Diverse crew is spreading the word on MNsure

Broad base of insurance advisers targets wide spectrum of clients.

hide

MNsure, Minnesota's health insurance exchange, launched on Tuesday,

Photo: Tom Wallace, Star Tribune

CameraStar Tribune photo galleries

Cameraview larger

 

Minnesota is about to unleash one of the most unorthodox insurance sales forces in state history as it moves to the next phase of enrolling people for health coverage under the grand experiment known as Obamacare.

Even before last week’s launch of the MNsure online marketplace, state leaders had begun certifying thousands of Minnesotans who will get paid to help people sign up for health insurance. They come from groups as wide-ranging as the liberal Planned Parenthood family planning organization and the conservative Teen Challenge addiction program.

While the initiative might inspire a new round of insurance jokes — have you heard the one about insurance salesmen being premium lovers? — MNsure officials said these “navigators” will be essential to the law’s ultimate success because many of the nation’s uninsured won’t pursue coverage unless someone finds them and explains their options.

“The whole point is to take the service to the people,’’ said Rebecca Lozano, outreach program manager for Portico Healthnet, a St. Paul health access organization that will serve as a navigator.

While traditional salespeople such as insurance brokers will be in the mix, the state is enlisting nonprofits and businesses that already work with small segments of the state’s uninsured population. The goal is to take advantage of their existing relationships and insure as many of the estimated 490,000 uninsured Minnesotans as possible by Jan. 1. Open enrollment ends March 31, and those without coverage could face fines.

An estimated 60 percent of Minnesota’s uninsured are already eligible for subsidized coverage through Medical Assistance or MinnesotaCare — a sign that something more than the cost has kept people away.

Minnesota’s strategy is to blanket the state’s libraries, clinics, food shelves, fall festivals, hospitals and other locations with more than 5,000 people who have been certified to help consumers find plans on MNsure. They include insurance brokers, tax preparers, human resource staff and the navigators — an official term for individuals trained and funded by state and federal grants to provide unbiased advice on selecting plans.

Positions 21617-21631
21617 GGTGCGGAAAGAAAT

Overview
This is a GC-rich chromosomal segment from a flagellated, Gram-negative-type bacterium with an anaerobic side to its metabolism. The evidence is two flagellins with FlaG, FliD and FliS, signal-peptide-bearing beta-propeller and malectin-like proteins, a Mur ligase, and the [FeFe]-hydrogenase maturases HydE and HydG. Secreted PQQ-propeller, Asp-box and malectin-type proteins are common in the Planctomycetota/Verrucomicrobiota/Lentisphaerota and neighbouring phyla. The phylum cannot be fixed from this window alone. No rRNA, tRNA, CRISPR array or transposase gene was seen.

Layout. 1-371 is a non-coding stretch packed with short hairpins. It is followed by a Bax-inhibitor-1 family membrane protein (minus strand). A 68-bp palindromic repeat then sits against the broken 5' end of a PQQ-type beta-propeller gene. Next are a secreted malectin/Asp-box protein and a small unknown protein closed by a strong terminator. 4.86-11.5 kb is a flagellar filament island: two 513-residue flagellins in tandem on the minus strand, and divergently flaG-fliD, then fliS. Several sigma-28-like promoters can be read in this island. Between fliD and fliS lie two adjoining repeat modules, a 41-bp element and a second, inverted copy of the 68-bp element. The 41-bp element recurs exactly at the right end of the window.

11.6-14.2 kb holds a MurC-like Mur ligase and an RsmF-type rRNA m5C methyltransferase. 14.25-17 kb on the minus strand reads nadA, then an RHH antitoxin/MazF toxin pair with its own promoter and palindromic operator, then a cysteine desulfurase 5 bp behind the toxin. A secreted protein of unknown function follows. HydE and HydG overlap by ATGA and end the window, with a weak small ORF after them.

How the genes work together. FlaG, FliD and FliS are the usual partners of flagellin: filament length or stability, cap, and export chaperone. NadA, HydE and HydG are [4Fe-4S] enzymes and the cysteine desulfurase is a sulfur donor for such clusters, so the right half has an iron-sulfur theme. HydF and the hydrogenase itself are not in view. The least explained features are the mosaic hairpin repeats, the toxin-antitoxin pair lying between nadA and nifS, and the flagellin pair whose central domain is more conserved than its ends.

“We do have a lot of interest and a lot of people who want to help, which is great,” said April Todd-Malmlov, MNsure executive director. By comparison, she said, California expects to have 7,000 such helpers.

Planned Parenthood’s Minnesota chapter became a navigator agency because about 75 percent of its clients — often young or pregnant women — are uninsured.

“They are the exact people we need to reach in order to make the Affordable Care Act work in our state,” said Planned Parenthood spokeswoman Jennifer Aulwes.

The Minnesota AIDS Project created a network of urban and rural navigators to make sure that coverage is offered to people who are HIV positive and to people who are gay, lesbian, bisexual or transgender. Health coverage could help prevent HIV infections and transmissions if it results in more people receiving regular medical care and advice.

“It’s a combined effort to reach a community that we know well,” said AIDS Project spokeswoman Melissa Conway.

Like the MNsure website, however, the navigator strategy has suffered glitches and delays. State officials planned to have navigators certified and ready to help by Day 1, but most of the participating agencies were still waiting late last week for the state to sign their contracts and provide the certification number their workers need before they can help anyone buy insurance. On Friday afternoon, the MNsure directory listed numerous brokers who were available to help, but only four navigator agencies.

Slow to get certified

Sue Abderholden, executive director of the Minnesota chapter of the National Alliance on Mental Illness, said trying to get two staffers certified as in-person assisters has been frustrating. Sign-up information arrived at the last minute, and sending in their background checks via encrypted e-mail proved challenging.

“I couldn’t figure out how to do it, and there was no number to call,” she said. “We don’t have anyone certified yet, but we’re getting closer!”

Abderholden is eager to get her staffers connected with people because insurers for the first time are required to cover mental health and substance abuse treatment in every plan they sell on the exchanges.

  • get related content delivered to your inbox

  • manage my email subscriptions

ADVERTISEMENT

Connect with twitterConnect with facebookConnect with Google+Connect with PinterestConnect with PinterestConnect with RssfeedConnect with email newsletters

ADVERTISEMENT

ADVERTISEMENT

ADVERTISEMENT

ADVERTISEMENT

ADVERTISEMENT

ADVERTISEMENT

 
Close